Shimmering glacial lakes, stunning wildflower meadows, enchanting snow gum forests and mountainous vistas that seem to go on forever — the Snowy Mountains is home to some of the most varied and magical scenery in Australia. And there's so much more to see outside of the chilly season. Spring, summer and autumn are ideal for exploring freely, unhindered by snow, ice and bitter winds. Whether you're a coffee cruiser who likes your hikes short and easy or a hardcore adventurer keen to conquer as many peaks as possible in a day, here are five spectacular hiking trails in the Snowy Mountains that you really should try before Jack Frost comes around again.
MT KOSCIUSZKO SUMMIT WALK
This exhilarating walk carries you to the highest point in Australia: the summit of Mount Kosciuszko, 2228 metres above sea level. Its eighteen kilometres start at Charlotte's Pass, then follow the Old Summit Road, surrounding you with epic views of the Australian Alps and the Bogong Peaks Wilderness much of the way. Stop by the Snowy River for a picnic, spend a moment in the Seaman's Hut (built in 1929) and leave yourself plenty of time to wander among wildflowers, rock formations and snow gums. For a more challenging adventure, take the alternative Main Range Walk, a 22-kilometre loop that passes some stunning glacial lakes. If you're looking for less of a challenge (but equally stunning valley views) take the Express Chairlift — it's a scenic 15-minute, two-kilometre ride from Thredbo almost all the way to Mount K.
NICHOLS GORGE WALKING TRACK
You'll need a torch to make the most of this wondrous, seven-kilometre loop. That's because within 500 metres of setting out, you'll come across Cooleman Cave — and it's pitch black inside. The next section — dotted with ancient fossils of brachiopods and sea lilies — journeys along Cave Creek before traversing plains covered in snow grass and backdropped by the rugged Gurrangorambla Range and Tom O'Rourkes Peak. Along the way, expect to pass numerous views of breathtaking Nichols Gorge, and look out for wedge-tailed eagles soaring overhead. The track starts at Blue Waterholes Campground in the High Plains area of Kosciuszko National Park. Fair warning: you'll be tempted to sleep over and visit Clarke Gorge the following day so plan ahead.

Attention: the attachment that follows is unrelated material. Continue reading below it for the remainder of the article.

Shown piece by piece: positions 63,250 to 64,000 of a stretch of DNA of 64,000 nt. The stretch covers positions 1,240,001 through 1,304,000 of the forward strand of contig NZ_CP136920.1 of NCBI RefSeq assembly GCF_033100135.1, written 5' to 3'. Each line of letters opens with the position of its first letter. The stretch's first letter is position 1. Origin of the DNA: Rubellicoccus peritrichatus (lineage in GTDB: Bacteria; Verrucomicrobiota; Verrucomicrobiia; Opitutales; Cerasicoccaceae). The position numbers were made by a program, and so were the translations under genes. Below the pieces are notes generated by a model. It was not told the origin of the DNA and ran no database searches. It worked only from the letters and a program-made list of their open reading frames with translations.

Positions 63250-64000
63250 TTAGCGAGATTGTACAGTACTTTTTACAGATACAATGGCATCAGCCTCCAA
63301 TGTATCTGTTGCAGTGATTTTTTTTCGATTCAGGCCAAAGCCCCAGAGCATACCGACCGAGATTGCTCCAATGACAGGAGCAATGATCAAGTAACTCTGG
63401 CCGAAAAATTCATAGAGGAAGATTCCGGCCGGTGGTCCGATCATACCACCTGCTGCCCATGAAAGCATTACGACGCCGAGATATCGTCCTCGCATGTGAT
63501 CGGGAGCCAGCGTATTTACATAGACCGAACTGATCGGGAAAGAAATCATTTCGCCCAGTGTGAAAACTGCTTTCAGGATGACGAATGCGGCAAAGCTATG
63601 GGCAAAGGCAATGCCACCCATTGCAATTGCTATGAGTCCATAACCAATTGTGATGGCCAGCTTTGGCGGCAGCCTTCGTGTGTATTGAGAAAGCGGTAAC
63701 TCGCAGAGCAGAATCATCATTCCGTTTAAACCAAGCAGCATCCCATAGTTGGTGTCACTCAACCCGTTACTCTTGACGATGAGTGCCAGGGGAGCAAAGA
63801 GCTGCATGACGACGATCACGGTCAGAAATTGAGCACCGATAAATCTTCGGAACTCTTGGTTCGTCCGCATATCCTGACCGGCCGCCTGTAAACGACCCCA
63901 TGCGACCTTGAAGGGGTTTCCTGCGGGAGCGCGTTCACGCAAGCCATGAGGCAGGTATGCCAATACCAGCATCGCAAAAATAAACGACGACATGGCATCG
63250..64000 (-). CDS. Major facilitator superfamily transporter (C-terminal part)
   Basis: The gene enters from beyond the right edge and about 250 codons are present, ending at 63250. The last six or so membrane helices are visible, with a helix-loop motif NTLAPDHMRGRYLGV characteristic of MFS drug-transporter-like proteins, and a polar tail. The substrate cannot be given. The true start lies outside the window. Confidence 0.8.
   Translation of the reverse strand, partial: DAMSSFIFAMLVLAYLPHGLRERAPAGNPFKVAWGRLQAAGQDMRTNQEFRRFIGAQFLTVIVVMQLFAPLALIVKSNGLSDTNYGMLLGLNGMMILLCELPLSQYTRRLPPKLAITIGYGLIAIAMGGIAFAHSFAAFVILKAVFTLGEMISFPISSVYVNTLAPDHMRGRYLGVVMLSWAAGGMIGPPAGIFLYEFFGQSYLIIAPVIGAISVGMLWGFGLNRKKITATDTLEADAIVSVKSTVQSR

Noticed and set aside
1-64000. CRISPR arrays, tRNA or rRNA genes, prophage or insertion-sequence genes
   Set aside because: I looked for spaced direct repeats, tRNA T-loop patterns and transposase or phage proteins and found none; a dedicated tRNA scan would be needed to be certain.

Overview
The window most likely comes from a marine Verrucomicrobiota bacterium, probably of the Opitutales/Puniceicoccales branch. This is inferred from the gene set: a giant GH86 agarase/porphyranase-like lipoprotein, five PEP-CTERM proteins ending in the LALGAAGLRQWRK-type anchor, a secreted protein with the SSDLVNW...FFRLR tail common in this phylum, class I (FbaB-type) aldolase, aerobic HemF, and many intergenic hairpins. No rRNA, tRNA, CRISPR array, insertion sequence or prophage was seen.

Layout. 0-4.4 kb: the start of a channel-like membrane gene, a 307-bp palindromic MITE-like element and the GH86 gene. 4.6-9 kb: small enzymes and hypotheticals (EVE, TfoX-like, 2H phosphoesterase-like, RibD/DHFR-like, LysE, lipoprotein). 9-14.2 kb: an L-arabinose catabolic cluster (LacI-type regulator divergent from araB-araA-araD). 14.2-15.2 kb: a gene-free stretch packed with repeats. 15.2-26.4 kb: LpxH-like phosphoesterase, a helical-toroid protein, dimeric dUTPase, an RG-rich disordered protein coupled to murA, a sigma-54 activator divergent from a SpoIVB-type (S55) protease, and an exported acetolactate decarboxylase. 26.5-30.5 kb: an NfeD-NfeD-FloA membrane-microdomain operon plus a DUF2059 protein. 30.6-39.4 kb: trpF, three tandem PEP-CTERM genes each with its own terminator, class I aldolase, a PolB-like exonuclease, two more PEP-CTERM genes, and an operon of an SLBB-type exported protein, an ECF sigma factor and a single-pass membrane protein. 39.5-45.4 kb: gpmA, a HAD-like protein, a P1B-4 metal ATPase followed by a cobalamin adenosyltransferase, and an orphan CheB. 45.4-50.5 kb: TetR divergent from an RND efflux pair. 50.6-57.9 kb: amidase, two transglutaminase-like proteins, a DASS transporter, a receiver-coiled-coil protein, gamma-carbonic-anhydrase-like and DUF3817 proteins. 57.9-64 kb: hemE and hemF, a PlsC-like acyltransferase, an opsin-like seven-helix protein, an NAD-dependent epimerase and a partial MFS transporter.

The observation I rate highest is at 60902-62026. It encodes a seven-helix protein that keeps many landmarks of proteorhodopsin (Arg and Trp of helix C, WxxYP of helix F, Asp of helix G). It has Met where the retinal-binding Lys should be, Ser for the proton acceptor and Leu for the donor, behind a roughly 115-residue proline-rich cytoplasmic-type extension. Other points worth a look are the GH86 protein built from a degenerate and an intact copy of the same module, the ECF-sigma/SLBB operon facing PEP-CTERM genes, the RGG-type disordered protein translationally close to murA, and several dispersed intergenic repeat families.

DEAD HORSE GAP WALKING TRACK
This spectacular five-kilometre track transports you 600 metres above Thredbo Valley and across part of the Australian Alps Walking Trail, a 655-kilometre adventure that crosses the country's highest peaks. Start at either end: Dead Horse Gap on the Alpine Way or at the top of the Kosciuszko Express chairlift in Thredbo. Whichever you choose, you'll spend your time immersed in snow gum forests, alpine heath and meadows dotted with native herbs, all the while surrounded by dramatic Ramshead Range. Alternatively, walk from Thredbo Village through the golf course and onto the Thredbo River Track.
THREDBO VALLEY TRAIL
While Dead Horse Gap Track puts you above Thredbo Valley, this 17-kilometre one-way trail allows you to explore its depths. What's more, it's shared, so you can jump on a bike for something different. Your escapade begins at Thredbo Village, follows Thredbo River and crisscrosses at several points via suspension bridges. Snow gum forests and tall mountain gum woods interweave with open grasslands, and if you're especially observant, you might spot a 400-year-old mountain plum pine or two. There is the option to catch your own lunch, so try your luck at catching a fish along the way. The trail ends at Bullocks Hut, but you can continue to Lake Crackenback Resort or shorten your adventure by using an access point, such as Thredbo Diggings Campground or Ngarigo Campground.
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YARRANGOBILLY CAVES WALK
Most people associate Yarrangobilly Caves with strolls into dark caverns and along meandering rivers, but this two-kilometre walk gives you quite the opposite: grand, head-clearing views. Strap up your boots at Glory Hole carpark, from where you should follow the road leading into Yarrangobilly Valley, before turning off at the Bluff Lookout sign. Just 150 metres later, you'll find yourself staring out over Yarrangobilly Caves House, backdropped by dramatic limestone formations and wilderness. Do note that the trail gets steep in places, so you'll need some fitness, willpower and water on your side. The good news is that the return trip is an easy 500 metres, all downhill and ending up at a picnic area with free electric barbies.
Discover all that the Snowy Mountains has to offer outside of winter months, from jam-packed adventures to culinary excursions and so much more.